Jun
11
2013

Plan an affordable trip to Hawaii with kids

Maui for Keiki

Most travel posters frame Maui as a typical romantic destination. And it is. But it also offers rafts of family fun. Family, or ohana, is a big priority in Hawaiian culture, and there is much to do on the island of Maui with your kids, or keiki. Here’s a rundown of some favourites that may leave you a little more in love with the island, and with each other.

For Kids of All Ages

Get Up Close and Personal with Ocean Critters

683 Maui Ocean Center.

Why go to an aquarium when the big blue ocean is at the end of your flip-flops? While it’s amazing to see animals in their natural element, it doesn’t always happen—and you don’t necessarily want it to! At the Maui Ocean Center, view Hawaii’s marine life firsthand while learning about the islands’ natural history and cultural heritage. Check out the live coral displays—the largest collection in the U.S.—and then watch cute green sea turtles dart through the water, while sharks and rays sail overhead as you walk through an underwater tunnel.

Sculpt Some Sand

Want to try your hand at building a masterpiece made of sand? Local artists Riki and Tom Inzano will guide your family in creating a piece of sand art at Grand Wailea Resort’s beach. The Inzanos are known for their intricate sand sculptures. In fact, any of Maui’s beautiful beaches offer sandy fun for the kids. In particular, there’s Baby Beach, with a calm lagoon near Paia (Highway 36, Marker 5), complete with good swimming for adults, plus jaw-dropping views of the coast.

Surf’s Up on the Farm

Take your keiki for a farm adventure at Surfing Goat Dairy, located upcountry in Kula. Show up anytime before 3 p.m. (1 p.m. on Sunday) for a casual tour of the farm—just don’t miss the adorable baby goats. On a Grand Dairy tour, the whole family can feed and milk the goats, witness the cheese-making process and then sample all the fresh cheeses produced on site.

Kids ages 0 to 3

Koi Chow Time If you’re staying at a hotel with ponds full of ornamental koi fish, inquire about feeding times. Your little keiki can toss the koi some grub and watch them collectively freak out. At the Grand Wailea Resort, a daily keiki koi feeding takes place at the Humuhumunukunukuapua´a Lounge, followed by traditional Hawaiian conch shell blowing and a torch-lighting ceremony. At The Westin Maui Resort & Spa, not only are there koi and carp to feed, but you can also slip Newman, the black swan, a few tasty tidbits. Don’t worry, he has no teeth so your little ones’ fingers are safe.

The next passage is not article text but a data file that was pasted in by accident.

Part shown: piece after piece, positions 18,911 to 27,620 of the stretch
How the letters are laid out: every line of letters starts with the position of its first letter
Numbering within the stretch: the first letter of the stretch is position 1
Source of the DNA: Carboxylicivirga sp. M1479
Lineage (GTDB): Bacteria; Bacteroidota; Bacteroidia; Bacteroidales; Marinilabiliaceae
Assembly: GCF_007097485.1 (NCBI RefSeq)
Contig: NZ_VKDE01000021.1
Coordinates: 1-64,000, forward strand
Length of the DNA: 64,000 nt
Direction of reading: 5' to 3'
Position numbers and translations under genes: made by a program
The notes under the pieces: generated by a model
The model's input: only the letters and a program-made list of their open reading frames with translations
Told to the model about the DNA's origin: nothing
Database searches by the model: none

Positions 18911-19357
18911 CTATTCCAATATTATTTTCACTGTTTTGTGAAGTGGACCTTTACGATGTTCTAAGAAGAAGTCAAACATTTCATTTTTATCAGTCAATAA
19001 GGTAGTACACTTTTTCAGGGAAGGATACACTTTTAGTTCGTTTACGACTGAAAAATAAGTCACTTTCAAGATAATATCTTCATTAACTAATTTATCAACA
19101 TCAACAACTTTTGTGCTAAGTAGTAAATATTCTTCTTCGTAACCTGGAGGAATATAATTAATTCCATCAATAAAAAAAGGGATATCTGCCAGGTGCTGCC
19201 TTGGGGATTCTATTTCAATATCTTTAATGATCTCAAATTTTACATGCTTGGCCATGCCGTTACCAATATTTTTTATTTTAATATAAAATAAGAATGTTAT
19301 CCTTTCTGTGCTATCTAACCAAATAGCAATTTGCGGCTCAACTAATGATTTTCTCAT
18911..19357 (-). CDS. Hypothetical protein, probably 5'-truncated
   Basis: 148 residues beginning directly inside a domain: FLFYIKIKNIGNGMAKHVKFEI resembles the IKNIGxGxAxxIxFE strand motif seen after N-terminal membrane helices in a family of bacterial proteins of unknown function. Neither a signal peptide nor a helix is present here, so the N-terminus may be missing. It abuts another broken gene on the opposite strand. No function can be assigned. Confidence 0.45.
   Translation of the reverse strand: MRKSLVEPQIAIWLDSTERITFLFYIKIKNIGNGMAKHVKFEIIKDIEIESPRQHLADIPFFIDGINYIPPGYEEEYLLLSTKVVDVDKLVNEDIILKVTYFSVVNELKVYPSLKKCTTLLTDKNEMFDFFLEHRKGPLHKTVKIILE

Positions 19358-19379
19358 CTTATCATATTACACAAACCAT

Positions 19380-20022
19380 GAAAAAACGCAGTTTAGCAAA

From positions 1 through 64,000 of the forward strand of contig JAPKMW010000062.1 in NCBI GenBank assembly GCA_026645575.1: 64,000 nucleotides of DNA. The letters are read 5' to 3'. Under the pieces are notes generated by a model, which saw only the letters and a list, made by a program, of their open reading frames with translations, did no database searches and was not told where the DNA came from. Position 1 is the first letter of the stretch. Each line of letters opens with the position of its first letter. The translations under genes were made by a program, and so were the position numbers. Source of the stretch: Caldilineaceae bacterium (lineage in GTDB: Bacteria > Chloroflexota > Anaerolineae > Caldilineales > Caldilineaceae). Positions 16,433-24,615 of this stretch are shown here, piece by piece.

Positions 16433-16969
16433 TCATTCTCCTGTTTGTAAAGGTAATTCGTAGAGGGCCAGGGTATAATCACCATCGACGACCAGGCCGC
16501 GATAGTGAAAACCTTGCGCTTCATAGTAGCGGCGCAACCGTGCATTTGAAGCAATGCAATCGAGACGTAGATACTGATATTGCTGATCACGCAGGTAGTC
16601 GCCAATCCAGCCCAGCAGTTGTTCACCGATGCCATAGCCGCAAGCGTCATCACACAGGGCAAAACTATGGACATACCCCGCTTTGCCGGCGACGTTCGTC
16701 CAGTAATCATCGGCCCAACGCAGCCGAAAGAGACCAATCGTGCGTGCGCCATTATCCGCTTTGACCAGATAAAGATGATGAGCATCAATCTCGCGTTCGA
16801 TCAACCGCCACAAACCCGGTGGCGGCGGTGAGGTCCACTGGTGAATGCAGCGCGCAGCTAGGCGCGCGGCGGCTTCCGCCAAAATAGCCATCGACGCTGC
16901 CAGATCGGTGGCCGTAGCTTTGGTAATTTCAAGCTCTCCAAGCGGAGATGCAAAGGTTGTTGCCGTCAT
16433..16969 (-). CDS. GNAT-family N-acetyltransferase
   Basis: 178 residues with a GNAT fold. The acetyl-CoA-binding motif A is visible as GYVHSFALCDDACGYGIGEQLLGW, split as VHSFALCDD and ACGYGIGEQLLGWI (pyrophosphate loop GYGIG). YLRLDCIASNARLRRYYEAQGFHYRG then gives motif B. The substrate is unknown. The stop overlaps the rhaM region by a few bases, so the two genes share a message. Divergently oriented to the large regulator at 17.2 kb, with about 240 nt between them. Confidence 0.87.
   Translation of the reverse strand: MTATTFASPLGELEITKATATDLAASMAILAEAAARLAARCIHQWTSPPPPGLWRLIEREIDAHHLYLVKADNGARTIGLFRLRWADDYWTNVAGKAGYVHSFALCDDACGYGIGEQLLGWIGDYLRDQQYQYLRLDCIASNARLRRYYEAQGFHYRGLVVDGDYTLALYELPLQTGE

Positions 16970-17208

Kids ages 4 to 8

Shake That Money-Maker! Every Tuesday at 5:30 p.m., students of the Napili Kai Foundation present a lively hula show of island song and dance at Napili Kai Beach Resort in West Maui. The foundation works to preserve Hawaiian culture by teaching children the dances, language, history, arts and crafts of Polynesia. You and your keiki can get up on stage and learn to hula as well. Proceeds benefit the non-profit foundation.

Kids ages 9 to 12

High-Flying Family Inject a little adrenaline into your mellow holiday by taking the family ziplining near Haleakala National Park. Your kids will not only have a blast, but the vistas they’ll see—a eucalyptus forest, carved valleys carpeted in lush vegetation and one of the world’s largest volcanoes—are unbeatable.

Cannonball!

Let your big kids go wild at the Grand Wailea’s Canyon Activity Pool. It offers 770,000 gallons of fun consisting of nine pools on six levels, connected by a river loaded with whitewater and lazy currents. Plus, there are jungle pools, waterfalls, slides, a Tarzan pool with rope swing and the world’s first water elevator—that’s right, an actual elevator where water pours down while you go up. There’s also an infant pool that keeps things safe and fun for the wee ones.

Kids Day (or Night) Camps, ages 5 to 12

Need to occupy the kids for a day or an evening so Mom and Dad can actually have a Hawaiian date? Many hotels, such as the Westin Kids Club at The Westin Maui Resort & Spa, offer registered keiki programs that include games and crafts centred on Hawaiian culture and nature. The Grand Wailea’s Camp Grande features sessions in tide pools, crab hunting and sand sculpting. Just look for an activity room when your kids need a break from the sun. They’re typically free to use, and are equipped with keiki favourites—video games, air hockey, toys and more.  

More Articles

Post new comment

The content of this field is kept private and will not be shown publicly.